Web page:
Back on the bikes again and this time we go through the longest road tunnel in the World (24.5km) plus take a mini cruise to our hotel at Geiranger and our hotel which is 300ft up and above the village with a view down the fjord – words fail to describe just how stunning the view actually is!

Most of us chose to take a day off the bikes the following day and we went for a walk (3 hours) up into the mountains to a spectacular waterfall which it is possible to walk behind the tumbling waters. What a thrill to see the water cascading in front of you and realise just how much force there is both above and in front of your eyes.

Al and Gail were celebrating 35 years of marriage that day so we all clubbed together to pay for their meal and Magellan conjured up a special cake to help with the surprise. A special meal for two special people in a very special part of the World.

Off early the next day to stay at our island retreat but to get there we had to ride down the Trolls Ladder (Trollstigen), take a few ferries, ride through more tunnels and over more bridges – just another day in the office! The Trolls Ladder is a series of Hairpins which the team at Top Gear raced down trying to beat some Norwegians in flying suits – I know who won!

To get to our island retreat, we had to leave the bikes on the mainland then board a Viking Longship with our luggage – what a treat! What was perhaps an even bigger treat was the lovely fisherman’s village which greeted us and we were soon shown to our luxury fisherman’s cottages before setting off to explore the island and climb the hill in the middle! What a fantastic retreat – I even managed to go for a swim in the sea from the jetty however, it was so cold that my swim was more a quick dip then out again!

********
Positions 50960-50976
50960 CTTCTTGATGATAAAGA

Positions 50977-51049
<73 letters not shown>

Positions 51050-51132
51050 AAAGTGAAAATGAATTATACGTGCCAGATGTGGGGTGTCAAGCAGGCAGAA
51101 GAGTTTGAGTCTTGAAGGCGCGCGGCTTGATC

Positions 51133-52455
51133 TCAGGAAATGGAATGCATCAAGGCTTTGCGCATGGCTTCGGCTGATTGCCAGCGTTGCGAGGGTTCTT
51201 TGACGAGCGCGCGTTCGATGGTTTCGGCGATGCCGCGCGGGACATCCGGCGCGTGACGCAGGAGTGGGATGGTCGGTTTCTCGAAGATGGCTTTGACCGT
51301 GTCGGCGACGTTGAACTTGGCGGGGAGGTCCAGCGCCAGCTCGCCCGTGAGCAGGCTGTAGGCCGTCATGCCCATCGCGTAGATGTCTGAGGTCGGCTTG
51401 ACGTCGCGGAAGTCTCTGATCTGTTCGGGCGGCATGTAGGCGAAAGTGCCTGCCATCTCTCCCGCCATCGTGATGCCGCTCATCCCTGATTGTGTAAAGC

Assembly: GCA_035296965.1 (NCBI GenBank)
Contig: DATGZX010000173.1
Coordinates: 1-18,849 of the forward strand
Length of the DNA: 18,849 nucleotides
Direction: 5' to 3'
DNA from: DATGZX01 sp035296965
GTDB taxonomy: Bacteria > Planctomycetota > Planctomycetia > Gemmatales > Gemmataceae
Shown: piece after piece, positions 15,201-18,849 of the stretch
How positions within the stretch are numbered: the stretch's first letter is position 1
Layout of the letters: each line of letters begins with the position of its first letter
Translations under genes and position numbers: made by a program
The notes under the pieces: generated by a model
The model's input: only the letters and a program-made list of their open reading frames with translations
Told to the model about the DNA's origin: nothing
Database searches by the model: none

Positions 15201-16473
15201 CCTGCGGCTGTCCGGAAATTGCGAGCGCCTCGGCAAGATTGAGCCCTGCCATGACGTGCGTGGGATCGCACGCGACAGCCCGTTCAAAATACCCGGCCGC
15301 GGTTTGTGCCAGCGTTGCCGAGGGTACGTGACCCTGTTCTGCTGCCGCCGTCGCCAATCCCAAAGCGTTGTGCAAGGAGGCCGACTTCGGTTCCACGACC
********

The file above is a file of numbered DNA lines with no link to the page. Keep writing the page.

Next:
Off north again relentlessly heading for the Arctic Circle, our weather was still in the high teens or low twenties which made for very comfortable riding. We took two days to get to Mo-i-rana which was to be our most northern hotel and the town itself was quite a surprise in terms of size. There was another surprise in that the statue of “the man from the sea” by Antony Gormley is here! It is also much bigger than you think when you see it in real life!